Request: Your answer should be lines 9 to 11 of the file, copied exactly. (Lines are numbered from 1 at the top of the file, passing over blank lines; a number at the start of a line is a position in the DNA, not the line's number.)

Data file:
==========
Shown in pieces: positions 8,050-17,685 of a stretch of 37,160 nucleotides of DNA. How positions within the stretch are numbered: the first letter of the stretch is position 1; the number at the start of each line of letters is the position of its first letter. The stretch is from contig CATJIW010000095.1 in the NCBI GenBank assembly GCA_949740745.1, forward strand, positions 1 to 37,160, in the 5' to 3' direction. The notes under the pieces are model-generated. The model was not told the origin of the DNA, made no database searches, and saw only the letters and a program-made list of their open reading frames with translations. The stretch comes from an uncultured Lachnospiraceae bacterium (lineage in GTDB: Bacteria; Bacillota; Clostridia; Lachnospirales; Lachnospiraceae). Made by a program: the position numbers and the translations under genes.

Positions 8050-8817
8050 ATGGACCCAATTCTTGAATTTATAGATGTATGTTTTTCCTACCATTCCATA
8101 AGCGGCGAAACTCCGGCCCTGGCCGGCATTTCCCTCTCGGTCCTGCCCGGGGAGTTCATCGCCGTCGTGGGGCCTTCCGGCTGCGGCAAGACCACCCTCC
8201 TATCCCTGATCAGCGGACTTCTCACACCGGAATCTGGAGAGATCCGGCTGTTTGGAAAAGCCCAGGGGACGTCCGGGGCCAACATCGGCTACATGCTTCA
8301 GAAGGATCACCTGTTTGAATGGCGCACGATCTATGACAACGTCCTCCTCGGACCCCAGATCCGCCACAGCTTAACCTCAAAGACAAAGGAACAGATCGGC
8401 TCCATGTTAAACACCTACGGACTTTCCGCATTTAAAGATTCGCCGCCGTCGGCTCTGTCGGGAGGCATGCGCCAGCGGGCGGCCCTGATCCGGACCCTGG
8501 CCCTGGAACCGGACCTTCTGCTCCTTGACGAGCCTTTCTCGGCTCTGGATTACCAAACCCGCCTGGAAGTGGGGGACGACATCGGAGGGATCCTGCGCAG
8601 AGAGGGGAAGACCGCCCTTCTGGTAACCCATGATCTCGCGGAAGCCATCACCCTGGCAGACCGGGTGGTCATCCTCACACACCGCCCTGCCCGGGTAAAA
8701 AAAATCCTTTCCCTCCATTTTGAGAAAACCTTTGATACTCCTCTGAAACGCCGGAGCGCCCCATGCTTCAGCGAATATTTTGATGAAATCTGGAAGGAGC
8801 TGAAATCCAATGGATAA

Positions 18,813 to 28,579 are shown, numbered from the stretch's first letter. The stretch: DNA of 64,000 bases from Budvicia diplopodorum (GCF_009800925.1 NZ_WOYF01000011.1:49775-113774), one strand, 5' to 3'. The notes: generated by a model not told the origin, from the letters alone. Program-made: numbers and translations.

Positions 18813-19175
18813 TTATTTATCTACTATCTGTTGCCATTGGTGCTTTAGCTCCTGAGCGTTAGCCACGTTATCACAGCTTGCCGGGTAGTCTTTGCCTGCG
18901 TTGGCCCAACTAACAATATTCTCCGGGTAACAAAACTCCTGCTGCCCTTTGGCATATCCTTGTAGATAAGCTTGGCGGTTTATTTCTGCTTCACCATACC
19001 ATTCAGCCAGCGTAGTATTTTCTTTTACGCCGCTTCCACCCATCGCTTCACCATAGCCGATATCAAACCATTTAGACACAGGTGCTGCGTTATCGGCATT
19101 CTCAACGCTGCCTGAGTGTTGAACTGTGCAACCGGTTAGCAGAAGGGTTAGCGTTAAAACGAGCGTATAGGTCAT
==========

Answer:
8601 AGAGGGGAAGACCGCCCTTCTGGTAACCCATGATCTCGCGGAAGCCATCACCCTGGCAGACCGGGTGGTCATCCTCACACACCGCCCTGCCCGGGTAAAA
8701 AAAATCCTTTCCCTCCATTTTGAGAAAACCTTTGATACTCCTCTGAAACGCCGGAGCGCCCCATGCTTCAGCGAATATTTTGATGAAATCTGGAAGGAGC
8801 TGAAATCCAATGGATAA